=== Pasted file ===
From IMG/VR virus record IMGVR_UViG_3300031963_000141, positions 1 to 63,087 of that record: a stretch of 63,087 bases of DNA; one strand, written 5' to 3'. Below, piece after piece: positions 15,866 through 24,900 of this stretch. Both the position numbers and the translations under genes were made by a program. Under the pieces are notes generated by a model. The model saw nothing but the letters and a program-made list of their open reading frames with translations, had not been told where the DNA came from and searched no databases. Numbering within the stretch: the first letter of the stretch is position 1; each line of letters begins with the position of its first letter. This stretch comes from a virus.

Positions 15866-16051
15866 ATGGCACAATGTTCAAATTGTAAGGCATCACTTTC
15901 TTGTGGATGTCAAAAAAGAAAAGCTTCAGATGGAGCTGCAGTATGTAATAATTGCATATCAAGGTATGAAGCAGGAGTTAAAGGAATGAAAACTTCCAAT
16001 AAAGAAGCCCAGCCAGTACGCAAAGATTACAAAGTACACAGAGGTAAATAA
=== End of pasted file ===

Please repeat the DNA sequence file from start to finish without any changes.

From IMG/VR virus record IMGVR_UViG_3300031963_000141, positions 1 to 63,087 of that record: a stretch of 63,087 bases of DNA; one strand, written 5' to 3'. Below, piece after piece: positions 15,866 through 24,900 of this stretch. Both the position numbers and the translations under genes were made by a program. Under the pieces are notes generated by a model. The model saw nothing but the letters and a program-made list of their open reading frames with translations, had not been told where the DNA came from and searched no databases. Numbering within the stretch: the first letter of the stretch is position 1; each line of letters begins with the position of its first letter. This stretch comes from a virus.

Positions 15866-16051
15866 ATGGCACAATGTTCAAATTGTAAGGCATCACTTTC
15901 TTGTGGATGTCAAAAAAGAAAAGCTTCAGATGGAGCTGCAGTATGTAATAATTGCATATCAAGGTATGAAGCAGGAGTTAAAGGAATGAAAACTTCCAAT
16001 AAAGAAGCCCAGCCAGTACGCAAAGATTACAAAGTACACAGAGGTAAATAA